Put the crust on the lined baking sheet, slide the sheet into the oven and bake the tart 50 to 60 minutes, or until the almond cream puffs up around the pears and browns. Transfer the tart to a rack to cool to just warm or to room temperature before unmolding.
Right before serving, dust the tart with confectioners' sugar. If you prefer, prepare a glaze by bringing about 1/4 cup apple jelly and1/2 teaspoon water to the boil. Brush the glaze over the surface of the tart.
Serving: This tart goes very well with aromatic tea.
Storing: If it's convenient for you, you can make the almond cream up to 2 days ahead and keep it closely covered in the refrigerator, or you can wrap it airtight and freeze it for up to 2 months; defrost before using. You can also poach the pears up to 1 day ahead. However, once you've baked the tart, you should be prepared to enjoy it that same day.
Playing around: The almond cream is a great companion for a variety of fruits. It's as good with summer fruits, like apricots or peaches, as it is with autumn's apples.
SWEET TART DOUGH (Adapted from BAKING FROM MY HOME TO YOURS, but taken from my manuscript, so the wording may be a little different from the way it appears in the book)
1 1/2 cups all-purpose flour
1/2 cup confectioners' sugar
1/4 teaspoon salt
1 stick plus 1 tablespoon (4 1/2 ounces) very cold (or frozen) unsalted butter, cut into small pieces
1 large egg yolk
To make the dough: Put the flour, confectioners' sugar and salt in the workbowl of a food processor and pulse a couple of times to combine. Scatter the pieces of butter over the dry ingredients and pulse until the butter is cut in coarsely - you'll have pieces the size of oatmeal flakes and pea-size pieces and that's just fine. Stir the egg, just to break it up, and add it a little at a time, pulsing after each addition. When the egg is in, process in long pulses - about 10 seconds each - until the dough, which will look granular soon after the egg is added, forms clumps and curds. Just before your reaches this clumpy stage, the sound of the machine working the dough will change - heads up. Turn the dough out onto a work surface.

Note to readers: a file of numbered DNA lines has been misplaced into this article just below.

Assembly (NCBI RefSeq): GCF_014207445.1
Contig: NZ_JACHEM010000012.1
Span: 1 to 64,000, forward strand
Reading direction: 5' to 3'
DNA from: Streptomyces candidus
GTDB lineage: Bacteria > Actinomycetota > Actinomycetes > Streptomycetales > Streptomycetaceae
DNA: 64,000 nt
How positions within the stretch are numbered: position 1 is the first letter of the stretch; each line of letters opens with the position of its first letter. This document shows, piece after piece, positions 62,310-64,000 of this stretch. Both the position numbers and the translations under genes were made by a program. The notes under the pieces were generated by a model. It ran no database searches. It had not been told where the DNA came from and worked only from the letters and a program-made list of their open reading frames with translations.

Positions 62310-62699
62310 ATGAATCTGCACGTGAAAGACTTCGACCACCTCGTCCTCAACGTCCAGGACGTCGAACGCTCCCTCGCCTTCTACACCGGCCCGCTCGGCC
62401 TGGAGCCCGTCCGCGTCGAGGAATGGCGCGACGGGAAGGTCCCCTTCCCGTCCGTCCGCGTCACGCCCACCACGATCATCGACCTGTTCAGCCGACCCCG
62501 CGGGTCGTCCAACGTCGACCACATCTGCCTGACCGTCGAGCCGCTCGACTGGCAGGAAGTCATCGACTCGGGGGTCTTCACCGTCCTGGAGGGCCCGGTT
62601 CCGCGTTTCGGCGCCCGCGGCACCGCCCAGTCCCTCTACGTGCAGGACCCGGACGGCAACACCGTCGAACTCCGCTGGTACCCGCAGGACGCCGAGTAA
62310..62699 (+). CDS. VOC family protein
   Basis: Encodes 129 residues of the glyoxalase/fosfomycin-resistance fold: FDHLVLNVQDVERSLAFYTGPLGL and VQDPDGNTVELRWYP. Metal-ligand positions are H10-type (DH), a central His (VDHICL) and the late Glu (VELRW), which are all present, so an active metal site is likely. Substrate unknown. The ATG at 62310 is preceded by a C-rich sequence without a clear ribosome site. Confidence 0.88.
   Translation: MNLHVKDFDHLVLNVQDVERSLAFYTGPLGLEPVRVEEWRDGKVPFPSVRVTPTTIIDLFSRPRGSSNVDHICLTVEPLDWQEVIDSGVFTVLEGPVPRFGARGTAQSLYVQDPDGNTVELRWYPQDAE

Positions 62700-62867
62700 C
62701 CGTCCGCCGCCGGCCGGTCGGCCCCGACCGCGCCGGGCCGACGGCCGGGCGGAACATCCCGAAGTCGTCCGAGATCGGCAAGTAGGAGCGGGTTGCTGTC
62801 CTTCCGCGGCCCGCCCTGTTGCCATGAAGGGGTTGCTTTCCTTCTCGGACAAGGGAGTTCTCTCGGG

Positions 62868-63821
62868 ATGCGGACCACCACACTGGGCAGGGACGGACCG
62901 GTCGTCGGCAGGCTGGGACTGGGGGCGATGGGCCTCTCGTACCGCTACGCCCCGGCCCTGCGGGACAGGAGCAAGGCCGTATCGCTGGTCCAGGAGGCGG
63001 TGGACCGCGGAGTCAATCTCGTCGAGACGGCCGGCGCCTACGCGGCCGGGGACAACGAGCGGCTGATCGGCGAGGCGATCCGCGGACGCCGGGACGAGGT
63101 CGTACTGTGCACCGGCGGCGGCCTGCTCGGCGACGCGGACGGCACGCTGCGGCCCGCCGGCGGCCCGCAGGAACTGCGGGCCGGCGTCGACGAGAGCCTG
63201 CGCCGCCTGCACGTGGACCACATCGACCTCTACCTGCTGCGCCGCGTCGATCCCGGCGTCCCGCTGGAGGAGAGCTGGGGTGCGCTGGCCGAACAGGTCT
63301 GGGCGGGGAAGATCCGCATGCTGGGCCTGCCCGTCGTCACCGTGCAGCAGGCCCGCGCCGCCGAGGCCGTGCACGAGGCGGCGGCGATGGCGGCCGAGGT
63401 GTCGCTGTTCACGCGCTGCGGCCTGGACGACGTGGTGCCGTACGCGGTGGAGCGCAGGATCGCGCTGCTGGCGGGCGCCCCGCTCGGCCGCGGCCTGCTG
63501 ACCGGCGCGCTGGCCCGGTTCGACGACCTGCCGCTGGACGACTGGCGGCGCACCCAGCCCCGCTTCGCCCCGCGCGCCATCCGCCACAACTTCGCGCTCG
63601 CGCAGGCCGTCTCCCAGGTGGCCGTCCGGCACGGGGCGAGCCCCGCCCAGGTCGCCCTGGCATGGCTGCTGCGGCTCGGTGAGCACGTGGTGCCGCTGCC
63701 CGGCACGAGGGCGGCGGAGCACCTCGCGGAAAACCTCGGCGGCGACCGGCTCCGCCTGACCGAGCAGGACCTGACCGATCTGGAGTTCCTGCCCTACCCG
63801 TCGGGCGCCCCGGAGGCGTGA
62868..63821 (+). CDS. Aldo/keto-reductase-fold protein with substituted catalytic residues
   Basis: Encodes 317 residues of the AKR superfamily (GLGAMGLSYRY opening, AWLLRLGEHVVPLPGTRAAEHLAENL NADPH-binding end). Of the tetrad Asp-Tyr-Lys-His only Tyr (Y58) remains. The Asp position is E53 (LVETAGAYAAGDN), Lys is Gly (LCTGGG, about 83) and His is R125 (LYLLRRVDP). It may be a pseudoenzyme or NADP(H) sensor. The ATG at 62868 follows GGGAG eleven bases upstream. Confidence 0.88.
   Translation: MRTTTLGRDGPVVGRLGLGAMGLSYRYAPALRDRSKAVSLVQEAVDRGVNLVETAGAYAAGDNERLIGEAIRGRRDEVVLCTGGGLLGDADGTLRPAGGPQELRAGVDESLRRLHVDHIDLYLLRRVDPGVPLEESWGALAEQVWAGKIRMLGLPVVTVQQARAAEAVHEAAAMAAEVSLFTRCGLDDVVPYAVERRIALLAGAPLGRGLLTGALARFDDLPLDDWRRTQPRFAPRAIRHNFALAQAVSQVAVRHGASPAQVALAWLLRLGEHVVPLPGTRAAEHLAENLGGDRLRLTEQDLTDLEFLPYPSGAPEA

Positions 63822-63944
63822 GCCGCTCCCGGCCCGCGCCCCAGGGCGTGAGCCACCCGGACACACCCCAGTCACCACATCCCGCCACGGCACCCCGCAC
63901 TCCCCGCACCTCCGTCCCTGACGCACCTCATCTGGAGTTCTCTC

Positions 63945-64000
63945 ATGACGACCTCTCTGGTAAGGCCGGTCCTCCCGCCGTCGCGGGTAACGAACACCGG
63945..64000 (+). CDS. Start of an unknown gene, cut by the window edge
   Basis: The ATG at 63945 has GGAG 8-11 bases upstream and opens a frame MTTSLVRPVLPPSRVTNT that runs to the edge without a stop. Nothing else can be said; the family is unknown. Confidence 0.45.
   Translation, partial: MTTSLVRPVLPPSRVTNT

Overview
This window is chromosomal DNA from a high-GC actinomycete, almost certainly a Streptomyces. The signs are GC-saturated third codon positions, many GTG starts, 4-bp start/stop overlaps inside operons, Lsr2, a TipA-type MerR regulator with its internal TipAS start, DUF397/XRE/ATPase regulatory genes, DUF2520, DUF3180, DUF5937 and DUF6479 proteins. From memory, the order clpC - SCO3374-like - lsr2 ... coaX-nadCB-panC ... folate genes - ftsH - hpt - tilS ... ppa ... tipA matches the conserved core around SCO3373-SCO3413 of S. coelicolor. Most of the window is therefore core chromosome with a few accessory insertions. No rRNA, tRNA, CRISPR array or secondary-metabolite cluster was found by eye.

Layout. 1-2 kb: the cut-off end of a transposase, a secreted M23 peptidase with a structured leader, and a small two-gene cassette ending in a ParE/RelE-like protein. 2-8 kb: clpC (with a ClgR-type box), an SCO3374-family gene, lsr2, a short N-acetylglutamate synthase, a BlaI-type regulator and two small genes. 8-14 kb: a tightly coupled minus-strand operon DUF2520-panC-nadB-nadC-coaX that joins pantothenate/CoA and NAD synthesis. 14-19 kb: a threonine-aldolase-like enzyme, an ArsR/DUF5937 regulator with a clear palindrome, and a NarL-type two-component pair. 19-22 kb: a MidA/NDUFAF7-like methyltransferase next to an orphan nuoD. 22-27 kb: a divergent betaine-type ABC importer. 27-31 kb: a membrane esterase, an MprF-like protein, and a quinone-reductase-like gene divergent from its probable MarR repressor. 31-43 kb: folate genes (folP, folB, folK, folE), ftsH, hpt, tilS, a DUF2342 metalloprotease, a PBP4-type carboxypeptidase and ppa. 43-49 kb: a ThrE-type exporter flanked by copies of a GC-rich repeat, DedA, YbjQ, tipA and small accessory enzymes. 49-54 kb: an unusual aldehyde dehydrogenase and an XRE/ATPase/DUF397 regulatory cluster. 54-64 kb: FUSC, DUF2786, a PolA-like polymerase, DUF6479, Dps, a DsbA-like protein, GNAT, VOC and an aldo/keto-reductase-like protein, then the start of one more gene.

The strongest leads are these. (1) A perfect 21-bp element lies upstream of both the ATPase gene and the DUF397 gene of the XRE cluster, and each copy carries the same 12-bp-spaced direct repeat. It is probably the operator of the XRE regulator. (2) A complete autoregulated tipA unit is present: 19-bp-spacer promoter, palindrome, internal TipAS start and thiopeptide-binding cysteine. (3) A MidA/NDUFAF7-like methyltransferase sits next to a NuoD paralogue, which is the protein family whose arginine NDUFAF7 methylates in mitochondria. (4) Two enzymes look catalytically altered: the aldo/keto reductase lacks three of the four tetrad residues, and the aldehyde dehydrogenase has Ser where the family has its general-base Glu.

Very lightly and sparingly - make that very, very lightly and sparingly - knead the dough just to incorporate any dry ingredients that might have escaped mixing.
If you want to press the dough into a tart pan, now is the time to do it.
If you want to chill the dough and roll it out later (doable, but fussier than pressing), gather the dough into a ball (you might have to use a little more pressure than you used to mix in dry bits, because you do want the ball to be just this side of cohesive), flatten it into a disk, wrap it well and chill it for at least 2 hours or for up to 1 day.
To make a press-in crust: Butter the tart pan and press the dough evenly along the bottom and up the sides of the pan. Don't be stingy - you want a crust with a little heft because you want to be able to both taste and feel it. Also, don't be too heavy-handed - you want to press the crust in so that the pieces cling to one another and knit together when baked, but you don't want to press so hard that the crust loses its crumbly shortbreadish texture. Freeze the crust for at least 30 minutes, preferably longer, before baking.
To make a rolled-out crust: This dough is very soft - a combination of a substantial amount of butter and the use of confectioners' sugar - so I find it is easier to roll it between wax paper or plastic wrap or, easiest of all, in a roll-out-your-dough slipcover. If you use the slipcover, flour it lightly. Roll the dough out evenly, turning the dough over frequently and lifting the wax paper or plastic wrap often, so that it doesn't roll into the dough and form creases. If you've got time, slide the rolled out dough into the fridge to rest and firm for about 20 minutes before fitting the dough into the buttered tart pan. Trim the excess dough even with the edge of the pan. Freeze the crust for at least 30 minutes, preferably longer, before baking.
To partially bake the crust: Center a rack in the oven and preheat the oven to 375 degrees F. Butter the shiny side of a piece of aluminum foil and fit the foil tightly against the crust. Bake the crust 25 minutes, then carefully remove the foil. If the crust has puffed, press it down gently with the back of a spoon. Bake for another 3 to 5 minutes, then transfer the crust to a cooling rack; keep it in its pan.